An orange glow from the Chicago streetlights filtered through the roll-down shade. Salvatore’s three-day beard turned me on. I wanted to run my fingers over the bristles, feel that roughness. Thousands of razor-sharp points, they followed the curve of his lips, his jaw, his chin, with the whiskers tapering to fine hairs on the ridge below his lower lip. The logic of those genetic patterns fascinated me. You could write an equation for those patterns.

Except for the white. Here and there a blotch of white had invaded an area of black, much more on the left side of his face than the right, random as wildflowers taking over a meadow. Even Poincaré wouldn’t have managed an equation for that.

*          *          *

 

My sister lived in one of those old art deco buildings scattered around Chicago. Living in a building that was itself a work of art enabled her to think of herself as refined, her art history major having proved worthless in the job market.

When I arrived the next morning, after a terrible night’s sleep, I paid no attention to the art deco stairway or the ceiling moldings. Alison stood in her second floor doorway waiting. I heard voices as I came up the stairs, before realizing it was her TV.

“You pathetic woman, why are you being so mysterious? Oh my God, I see what the good news is.” Alison pulled me in by my ring hand. She examined it up close. “Annie, he’s rich. Look at the size of it.”

“I don’t care how much money he’s got,” I said.

She hugged me. “You wouldn’t. I can’t believe my little sister is finally getting married.” I followed her to the couch.

“You know where you can put your ‘finally,’” I said.

The TV blared, making me think she was going deaf. I recognized the familiar shock of white hair of Manning Mathers, the Florida senator. He was making one of his constant pleas to shun sex, drugs, and alcohol. He appeared regularly on the Sunday morning shows, news clips, even late-night comedy. Senator Mathers had become morality spam. Now that she lived alone, Alison had developed a habit of leaving the TV on all the time, no matter what she was doing. I was surprised she listened to this garbage. I picked up the remote and zapped Senator Mathers back to the planet he came from.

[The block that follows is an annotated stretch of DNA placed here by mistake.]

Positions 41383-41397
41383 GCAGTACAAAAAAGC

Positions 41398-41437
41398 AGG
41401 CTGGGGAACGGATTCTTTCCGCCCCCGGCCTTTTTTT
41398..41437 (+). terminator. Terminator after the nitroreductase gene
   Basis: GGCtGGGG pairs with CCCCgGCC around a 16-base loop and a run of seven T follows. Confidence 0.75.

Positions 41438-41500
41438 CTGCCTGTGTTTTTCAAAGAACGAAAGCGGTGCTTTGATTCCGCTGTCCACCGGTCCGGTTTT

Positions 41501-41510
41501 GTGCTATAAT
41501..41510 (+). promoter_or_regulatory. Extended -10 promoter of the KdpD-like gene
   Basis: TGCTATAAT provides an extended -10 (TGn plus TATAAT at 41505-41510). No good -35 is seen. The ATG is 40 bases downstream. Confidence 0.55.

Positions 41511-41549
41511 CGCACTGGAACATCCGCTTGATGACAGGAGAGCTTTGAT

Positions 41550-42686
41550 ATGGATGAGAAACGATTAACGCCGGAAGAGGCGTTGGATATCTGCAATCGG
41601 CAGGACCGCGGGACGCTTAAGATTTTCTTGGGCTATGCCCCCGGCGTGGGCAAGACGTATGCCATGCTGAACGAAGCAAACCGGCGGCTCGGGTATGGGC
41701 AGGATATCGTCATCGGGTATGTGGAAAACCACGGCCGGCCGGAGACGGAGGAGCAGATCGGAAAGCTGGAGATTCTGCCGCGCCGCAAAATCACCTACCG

Alison looked deep into my eyes, and I studied her back. A single white hair snaked in among the dark brown strands pulled back from her forehead. My sister had aged in the last few months. She had been through stuff no one should ever go through. As if reading my mind, she went on, “I hope you’re not having doubts just because of the Todd and Al situation.”

“Not because of you guys.”

“But you have doubts,” she said, parsing correctly. We were, after all, sisters. We didn’t quite finish each other’s sentences, but sometimes we read each other’s mind. “Doubt is normal, Annie. That’s why it’s a two-step thing. First, you get engaged, then married. You wouldn’t believe how everything changes the minute you’re engaged. Just wait. I’ve got sooooo much to tell you. But I don’t want to put you off. You’re such a scaredy-cat about commitments. Have you set a date?”

“He wants to do it in the summer.”

Alison stared at the ceiling, counting months. “As long as it’s the end of the summer, Mom and Dad won’t care when.”

“They don’t care how long the engagement is.”

“Mom cares about stuff like that,” Alison said. “Anyway, you’re thirty. You’re not taking orders from Mom. But that would make it half a year that you’ve lived together, right? Wasn’t that in August or September?”

“Right before—” I stopped just in time before mentioning one of Alison’s disasters. Her twin tower events. First, in the middle of August, her miscarriage. A horrendous pain, forty minutes in the bathroom, and the baby was gone. That’s how she described it to me, as if that was the end of it. But that wasn’t the end. Three weeks afterward, her bizarre husband Todd had abandoned her. With one day’s notice and not much of a speech, he’d packed his boxes and adios.